by Eileen Senn, MS
OSHA’s intention to finalize a list of chemicals on which to focus the agency’s efforts to address outdated rules on workplace chemical exposures was officially announced in the December 1 issue of OSHA Quick Takes and described in my November 17 post, “OSHA Poised to Action on Chemical Hazards.” No matter what approach or combination of approaches OSHA ultimately takes on chemical exposures, employer education and training must lay the foundation for voluntary compliance and enforcement. OSHA will need to undertake a campaign to teach employers, employees, and union leaders how to find and fix chemical exposures. I believe that the lack of such efforts has been a glaring omission standing in the way of OSHA achieving its mandate of having each employer furnish to each of his employees employment and a place of employment which are free from recognized hazards that are causing or are likely to cause death or serious physical harm to his employees.
What’s on the Web is Inadequate
Neither OSHA nor NIOSH has a publication or webpage to clearly and completely explain how to find and fix chemical exposures in a way that is comprehensible to laypeople and applicable to all chemicals. Much of what is currently on the OSHA and NIOSH websites is either focused on basic Hazard Communication on chemical hazards or toxicity information for specific chemicals. This reflects one of the problems with OSHA’s current regulatory approach to chemicals—one based on extensive, complex, independent standards on just a few specific chemicals.
Most OSHA website information on finding and fixing chemical exposures is too technical or not integrated into an understandable whole. If employers, workers, and union leaders go looking on the website, they will not find much that is useful to them. If they dig deep enough, they may manage to find scattered pages on:
*direct reading instruments
*hazardous and toxic substances
*medical screening and surveillance
*permissible exposure limits
*personal protective equipment
*sampling and analysis
*sampling and analytical methods
I believe most employers, workers, and union leaders without specific safety and health expertise would only be confused by these pages. This sad state of affairs is most likely due to the unfortunate fact that finding and fixing workplace chemical exposures in the U.S. has been historically treated as the exclusive province of industrial hygienists and inextricably tied to air sampling and exposure limits.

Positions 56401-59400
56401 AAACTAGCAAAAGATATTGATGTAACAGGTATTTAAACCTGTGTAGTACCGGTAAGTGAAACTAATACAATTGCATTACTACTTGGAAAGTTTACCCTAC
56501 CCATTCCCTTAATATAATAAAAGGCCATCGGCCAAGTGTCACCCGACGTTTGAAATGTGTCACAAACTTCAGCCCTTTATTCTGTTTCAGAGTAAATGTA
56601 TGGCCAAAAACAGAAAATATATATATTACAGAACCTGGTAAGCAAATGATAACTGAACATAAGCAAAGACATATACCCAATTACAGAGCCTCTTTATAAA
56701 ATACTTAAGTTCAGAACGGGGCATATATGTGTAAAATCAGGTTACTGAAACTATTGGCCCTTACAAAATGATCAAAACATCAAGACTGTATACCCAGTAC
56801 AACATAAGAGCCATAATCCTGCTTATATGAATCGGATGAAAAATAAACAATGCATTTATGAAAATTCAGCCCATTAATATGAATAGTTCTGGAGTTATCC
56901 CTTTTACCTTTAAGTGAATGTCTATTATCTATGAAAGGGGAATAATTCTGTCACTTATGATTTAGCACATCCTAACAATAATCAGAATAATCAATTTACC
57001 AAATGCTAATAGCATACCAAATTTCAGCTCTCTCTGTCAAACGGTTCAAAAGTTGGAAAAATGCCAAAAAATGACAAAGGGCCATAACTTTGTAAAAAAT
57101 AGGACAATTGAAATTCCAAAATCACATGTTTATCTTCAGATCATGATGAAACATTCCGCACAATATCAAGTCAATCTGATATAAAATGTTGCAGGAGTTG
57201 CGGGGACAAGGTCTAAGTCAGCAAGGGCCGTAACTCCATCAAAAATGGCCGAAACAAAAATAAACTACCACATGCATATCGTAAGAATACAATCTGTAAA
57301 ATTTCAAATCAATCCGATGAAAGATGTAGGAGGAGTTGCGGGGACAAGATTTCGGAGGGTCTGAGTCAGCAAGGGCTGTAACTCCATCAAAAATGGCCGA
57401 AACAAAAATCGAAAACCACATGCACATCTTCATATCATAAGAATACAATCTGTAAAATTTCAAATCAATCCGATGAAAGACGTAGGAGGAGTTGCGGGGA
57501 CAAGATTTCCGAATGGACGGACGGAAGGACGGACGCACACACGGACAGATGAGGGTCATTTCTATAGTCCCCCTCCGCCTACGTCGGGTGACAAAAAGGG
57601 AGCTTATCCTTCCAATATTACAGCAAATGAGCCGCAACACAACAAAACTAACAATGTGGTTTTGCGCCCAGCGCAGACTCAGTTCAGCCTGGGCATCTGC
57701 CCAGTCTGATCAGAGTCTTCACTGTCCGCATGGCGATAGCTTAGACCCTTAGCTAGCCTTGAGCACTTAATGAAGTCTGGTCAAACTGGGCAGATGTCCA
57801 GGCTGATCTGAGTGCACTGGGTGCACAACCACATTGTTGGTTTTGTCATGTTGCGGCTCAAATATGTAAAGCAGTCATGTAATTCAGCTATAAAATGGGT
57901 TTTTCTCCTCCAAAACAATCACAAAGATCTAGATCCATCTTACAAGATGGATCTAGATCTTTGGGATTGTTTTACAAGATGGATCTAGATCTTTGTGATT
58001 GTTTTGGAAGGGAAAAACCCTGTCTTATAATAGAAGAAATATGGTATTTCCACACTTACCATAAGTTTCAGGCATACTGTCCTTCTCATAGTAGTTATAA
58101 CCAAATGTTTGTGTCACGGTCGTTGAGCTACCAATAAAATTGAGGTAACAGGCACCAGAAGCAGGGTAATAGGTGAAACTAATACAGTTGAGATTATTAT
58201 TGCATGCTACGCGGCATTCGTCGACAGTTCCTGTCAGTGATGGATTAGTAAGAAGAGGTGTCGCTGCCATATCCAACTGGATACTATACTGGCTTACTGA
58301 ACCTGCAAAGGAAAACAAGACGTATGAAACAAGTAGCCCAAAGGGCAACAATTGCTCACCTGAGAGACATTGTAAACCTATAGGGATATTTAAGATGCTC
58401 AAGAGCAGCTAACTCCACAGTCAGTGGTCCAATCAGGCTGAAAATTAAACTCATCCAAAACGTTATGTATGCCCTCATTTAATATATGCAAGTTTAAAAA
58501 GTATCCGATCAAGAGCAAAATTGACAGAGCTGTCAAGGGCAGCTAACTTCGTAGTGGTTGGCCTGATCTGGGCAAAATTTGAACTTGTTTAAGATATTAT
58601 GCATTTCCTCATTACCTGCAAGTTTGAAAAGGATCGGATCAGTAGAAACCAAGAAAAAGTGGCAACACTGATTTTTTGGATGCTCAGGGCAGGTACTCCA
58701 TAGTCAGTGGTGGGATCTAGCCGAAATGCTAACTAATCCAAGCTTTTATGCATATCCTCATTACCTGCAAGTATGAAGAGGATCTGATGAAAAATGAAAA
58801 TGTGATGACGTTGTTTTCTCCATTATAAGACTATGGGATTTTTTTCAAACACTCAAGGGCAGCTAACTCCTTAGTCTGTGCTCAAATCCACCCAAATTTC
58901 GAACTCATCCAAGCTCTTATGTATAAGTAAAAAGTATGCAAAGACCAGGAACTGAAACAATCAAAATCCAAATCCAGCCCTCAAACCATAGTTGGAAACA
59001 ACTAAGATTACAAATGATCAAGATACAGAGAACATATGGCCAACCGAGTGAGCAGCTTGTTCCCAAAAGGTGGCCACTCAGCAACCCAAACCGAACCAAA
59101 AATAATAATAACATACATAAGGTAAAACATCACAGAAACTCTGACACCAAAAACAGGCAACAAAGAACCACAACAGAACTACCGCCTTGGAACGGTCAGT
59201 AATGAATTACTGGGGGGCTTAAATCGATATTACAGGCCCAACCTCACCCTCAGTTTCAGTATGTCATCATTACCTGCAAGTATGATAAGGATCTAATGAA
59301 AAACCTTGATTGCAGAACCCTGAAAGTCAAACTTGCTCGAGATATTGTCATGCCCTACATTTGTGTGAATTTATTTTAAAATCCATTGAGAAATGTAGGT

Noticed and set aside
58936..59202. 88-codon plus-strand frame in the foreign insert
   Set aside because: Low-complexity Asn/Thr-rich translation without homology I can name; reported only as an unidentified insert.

Better Chemical Training Needed
In another example of what needs to change, OSHA will need to create a course or two on finding and fixing chemical exposures. At the OSHA Training Institute in Arlington Heights, Illinois and the forty plus OSHA Training Centers around the country there are only two classes that address something more than basic Hazard Communication. There is a a 1-day Health Hazard Awareness course for employers and employees costing $225, and a 4-day OSHA Guide to Industrial Hygiene course costing $750 with a prerequisite 4-day course also costing $750. The latter course is primarily for OSHA personnel and available to employers only on a space available basis. It is clearly too expensive and too technical for the needs of employers, workers, and union leaders.
The outline of what OSHA needs to teach employers, employees, and unions is contained in a New Jersey Work Environment Council checklist called “Finding Chemical Exposures and Negotiating Fixes.” The checklist lays out seven steps:
Step One: Obtain names of workplace chemicals
Step Two: Identify health and safety hazards of chemicals
Step Three: Ask workers if they are experiencing symptoms or illness
Step Four: Determine exposure potential to chemicals
Step Five: Implement general good practice control measures
Step Six: Identify and implement specific good practice control measures
Step Seven: Implement periodic maintenance and evaluation of control measures
These steps are similar to the steps laid out in ANSI/AIHA Z10–2005 Occupational Safety and Health Management Systems, based on the “Plan-Do-Check-Act” cycle.